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Re: Thickness of Lines and Arcs

  • To: mathgroup at
  • Subject: [mg31382] Re: Thickness of Lines and Arcs
  • From: Jens-Peer Kuska <kuska at>
  • Date: Wed, 31 Oct 2001 19:59:02 -0500 (EST)
  • Organization: Universitaet Leipzig
  • References: <9rod88$psh$>
  • Sender: owner-wri-mathgroup at


Ingolf Dahl wrote:
> Comment to the answers I have got about how to convert 2D graphics to 3D
> graphics:
> The reason why I wrote the question was that I became a bit frustrated when
> I found that some of the 2D graphic primitives (Rectangle, Circle, Disk,
> Raster, RasterArray, PostScript) lack a direct three-dimensional
> counterpart. 

PostScript[] *is* a two dimensional page description language. 
It' can't extended to 3d until Adobe decide to make PostScript
to a 3d model/scene description language. I'm very sure that 
this will never happen.

> In most parts, Mathematica is created with quite a good
> internal consistency and agreement, but evidently that has been difficult to
> achieve here.
> Mark Westwood, Allan Hayes and David Park (private communication) has all
> suggested simple replacement rules to replace the two dimensional
> coordinates in the primitives by three dimensional coordinates, and that can
> work for the primitives that are common for 2D and 3D coordinates, namely
> Point, Line, Polygon and Text, but not for the other.
> For Rectangle, Circle and Disk it should be quite easy to write functions,
> that build up the 3D counterparts from the 3D primitives. For Raster and
> RasterArray it should be more difficult, but maybe the result would be fun
> to play with.

To extend Raster/RasterArray to 3d is simple but for a usual Raster
it will need a huge memory. The 3d extension is called texture mapping
and it is *not* so simple as it seems.

My old PNG Read/Write package for Mathematica 3.0 had the function
to map a bitmap onto a surface.

Something like

makePoly3D[pnts_, col_:{}] :=
  Module[{l = pnts, l1 = Map[RotateLeft, pnts], mesh},
    mesh = {l, l1, RotateLeft[l1], RotateLeft[l]};
    mesh = Map[
                       Drop[#, -1] &,
                           Drop[#, -1] &,
     mesh = Polygon /@ Transpose[Flatten[#, 1] & /@ mesh];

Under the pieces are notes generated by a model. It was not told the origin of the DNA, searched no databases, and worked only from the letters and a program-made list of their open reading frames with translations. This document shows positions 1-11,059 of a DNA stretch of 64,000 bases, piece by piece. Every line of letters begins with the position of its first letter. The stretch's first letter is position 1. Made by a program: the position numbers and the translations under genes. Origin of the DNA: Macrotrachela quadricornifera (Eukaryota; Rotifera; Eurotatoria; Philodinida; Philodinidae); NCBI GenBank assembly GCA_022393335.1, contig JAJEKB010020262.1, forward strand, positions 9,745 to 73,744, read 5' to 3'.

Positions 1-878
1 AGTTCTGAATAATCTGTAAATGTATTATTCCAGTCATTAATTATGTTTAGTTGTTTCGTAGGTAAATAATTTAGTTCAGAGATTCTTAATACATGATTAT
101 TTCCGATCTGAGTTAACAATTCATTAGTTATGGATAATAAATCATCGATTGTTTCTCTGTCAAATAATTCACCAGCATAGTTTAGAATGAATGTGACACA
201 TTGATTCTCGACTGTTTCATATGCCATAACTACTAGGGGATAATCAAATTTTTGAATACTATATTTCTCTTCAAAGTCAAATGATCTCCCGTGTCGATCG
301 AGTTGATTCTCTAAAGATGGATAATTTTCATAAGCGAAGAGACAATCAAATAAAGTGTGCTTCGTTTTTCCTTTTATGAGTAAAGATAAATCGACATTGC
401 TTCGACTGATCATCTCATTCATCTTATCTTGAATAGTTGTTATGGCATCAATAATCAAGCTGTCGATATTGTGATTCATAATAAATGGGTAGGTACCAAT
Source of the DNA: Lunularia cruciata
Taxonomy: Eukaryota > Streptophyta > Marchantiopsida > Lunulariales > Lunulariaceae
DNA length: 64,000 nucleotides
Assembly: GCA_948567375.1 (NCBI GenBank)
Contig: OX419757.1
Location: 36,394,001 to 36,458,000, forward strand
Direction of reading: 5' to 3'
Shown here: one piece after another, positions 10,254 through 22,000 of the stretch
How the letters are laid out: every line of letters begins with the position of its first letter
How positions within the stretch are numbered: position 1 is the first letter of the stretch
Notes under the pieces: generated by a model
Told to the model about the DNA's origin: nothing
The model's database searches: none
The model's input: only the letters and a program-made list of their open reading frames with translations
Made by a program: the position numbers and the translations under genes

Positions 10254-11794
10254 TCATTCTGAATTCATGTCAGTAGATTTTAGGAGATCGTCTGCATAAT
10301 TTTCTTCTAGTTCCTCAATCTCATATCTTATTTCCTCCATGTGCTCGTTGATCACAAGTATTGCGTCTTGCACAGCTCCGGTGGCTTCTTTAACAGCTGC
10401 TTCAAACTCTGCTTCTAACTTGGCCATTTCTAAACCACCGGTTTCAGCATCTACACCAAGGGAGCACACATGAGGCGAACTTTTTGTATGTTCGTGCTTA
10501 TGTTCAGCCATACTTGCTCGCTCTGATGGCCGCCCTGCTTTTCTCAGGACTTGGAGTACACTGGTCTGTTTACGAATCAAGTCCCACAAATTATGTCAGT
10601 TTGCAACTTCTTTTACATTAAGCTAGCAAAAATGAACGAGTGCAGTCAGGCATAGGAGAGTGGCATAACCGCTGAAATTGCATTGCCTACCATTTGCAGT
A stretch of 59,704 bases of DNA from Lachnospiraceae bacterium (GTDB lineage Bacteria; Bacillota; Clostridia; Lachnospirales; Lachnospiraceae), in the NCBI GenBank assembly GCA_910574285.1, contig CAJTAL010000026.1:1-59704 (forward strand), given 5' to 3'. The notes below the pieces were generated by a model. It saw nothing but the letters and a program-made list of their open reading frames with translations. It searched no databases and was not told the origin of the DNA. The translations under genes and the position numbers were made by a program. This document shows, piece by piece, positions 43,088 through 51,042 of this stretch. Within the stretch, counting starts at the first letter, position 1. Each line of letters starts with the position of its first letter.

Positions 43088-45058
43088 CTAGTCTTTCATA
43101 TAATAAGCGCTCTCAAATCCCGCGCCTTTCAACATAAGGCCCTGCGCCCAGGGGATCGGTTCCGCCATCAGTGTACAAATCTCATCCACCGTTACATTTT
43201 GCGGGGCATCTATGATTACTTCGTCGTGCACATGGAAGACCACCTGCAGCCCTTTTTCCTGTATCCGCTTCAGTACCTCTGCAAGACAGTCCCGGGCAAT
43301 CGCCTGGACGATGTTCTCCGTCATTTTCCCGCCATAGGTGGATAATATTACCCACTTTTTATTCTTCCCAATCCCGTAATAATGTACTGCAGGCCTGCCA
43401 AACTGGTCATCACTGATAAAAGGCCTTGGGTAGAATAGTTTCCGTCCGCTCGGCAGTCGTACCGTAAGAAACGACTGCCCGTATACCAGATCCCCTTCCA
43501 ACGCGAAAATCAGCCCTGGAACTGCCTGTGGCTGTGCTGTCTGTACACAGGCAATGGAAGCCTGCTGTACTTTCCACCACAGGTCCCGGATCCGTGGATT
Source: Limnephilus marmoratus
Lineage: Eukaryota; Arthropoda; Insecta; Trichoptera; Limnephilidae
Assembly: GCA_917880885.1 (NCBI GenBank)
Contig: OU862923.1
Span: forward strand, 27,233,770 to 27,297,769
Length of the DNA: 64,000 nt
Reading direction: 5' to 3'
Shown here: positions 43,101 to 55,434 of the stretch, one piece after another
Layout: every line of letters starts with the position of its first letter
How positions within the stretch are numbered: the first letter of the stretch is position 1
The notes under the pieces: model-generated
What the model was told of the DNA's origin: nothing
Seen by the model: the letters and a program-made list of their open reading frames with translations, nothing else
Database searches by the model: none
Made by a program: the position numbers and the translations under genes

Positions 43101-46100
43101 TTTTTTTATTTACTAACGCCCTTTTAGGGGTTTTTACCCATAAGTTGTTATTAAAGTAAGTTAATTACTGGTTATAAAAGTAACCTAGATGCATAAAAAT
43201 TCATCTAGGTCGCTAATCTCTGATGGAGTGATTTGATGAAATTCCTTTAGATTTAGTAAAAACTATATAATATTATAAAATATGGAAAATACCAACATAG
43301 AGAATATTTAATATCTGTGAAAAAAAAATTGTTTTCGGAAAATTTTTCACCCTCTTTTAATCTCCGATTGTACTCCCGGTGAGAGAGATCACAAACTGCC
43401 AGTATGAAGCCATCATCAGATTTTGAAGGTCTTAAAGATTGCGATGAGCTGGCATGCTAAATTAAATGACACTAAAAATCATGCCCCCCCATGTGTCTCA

If[col == {},
      Transpose[{SurfaceColor /@ col, mesh}]

TransformTo3D[Raster[bm_, ___, ColorFunction -> cf_, ___], z_] :=
  Module[{pnts, col, nx, ny},
    col = 
      Map[cf, bm/255, {2}] /. {GrayLevel[{a_}] :> GrayLevel[N[a]], 
          RGBColor[l_List] :> RGBColor[Sequence @@ N[l]]};
    {ny, nx} = Take[Dimensions[bm], 2];
    pnts = Table[{x, y, z}, {y, 0, ny}, {x, 0, nx}];
    Show[Graphics3D[{EdgeForm[], makePoly3D[pnts, Flatten[col]]}]]

will do that. Any way, it seems to be much better to use MathGL3d
and it's MVTexture option for that task.

It is still allmost useless to put a Raster[] just into the z=0
plane. You will have more like texture mapping does.

> For PostScript code it might be possible to add extra
> Postscript commands to perform the 3D-projection. Maybe something for David
> Park to include in his DrawGraphics package (see
> (To me it seems as David Park have
> thought a bit deeper about these things than Wolfram.)
> In version 4.1 of Mathematica, the routine StackGraphics is able to
> transform a 2D circle to a 3D object (built by lines), normal to the y-axis,
> but the same routine does not seem to be able to handle 2D rectangles.
> Consistent? I would prefer to have available a 2D-to-3D routine that is more
> primitive and more well-defined for the user than StackGraphics.
> On a wishing list for a more user-friendly Mathematica I would also like to
> add more user-friendly versions of Rotate3D, RotationMatrix3D, and
> RotateShape. These routines use Euler angles as arguments. How many of us
> have a clear understanding of the ad hoc definition of the Euler angles?

It is not very useful to do 3d graphics with out "a understanding of
Euler angles"
Some people like quaternions, some people like axes/angle
to specify the rotation. It is quite simple to use the rotation matrix
the SurfaceOfRevolution package to get an axes/angle rotations, if you
like it more. MathGL3d has also the functions to rotate a 3d object
using the axes/angle description.


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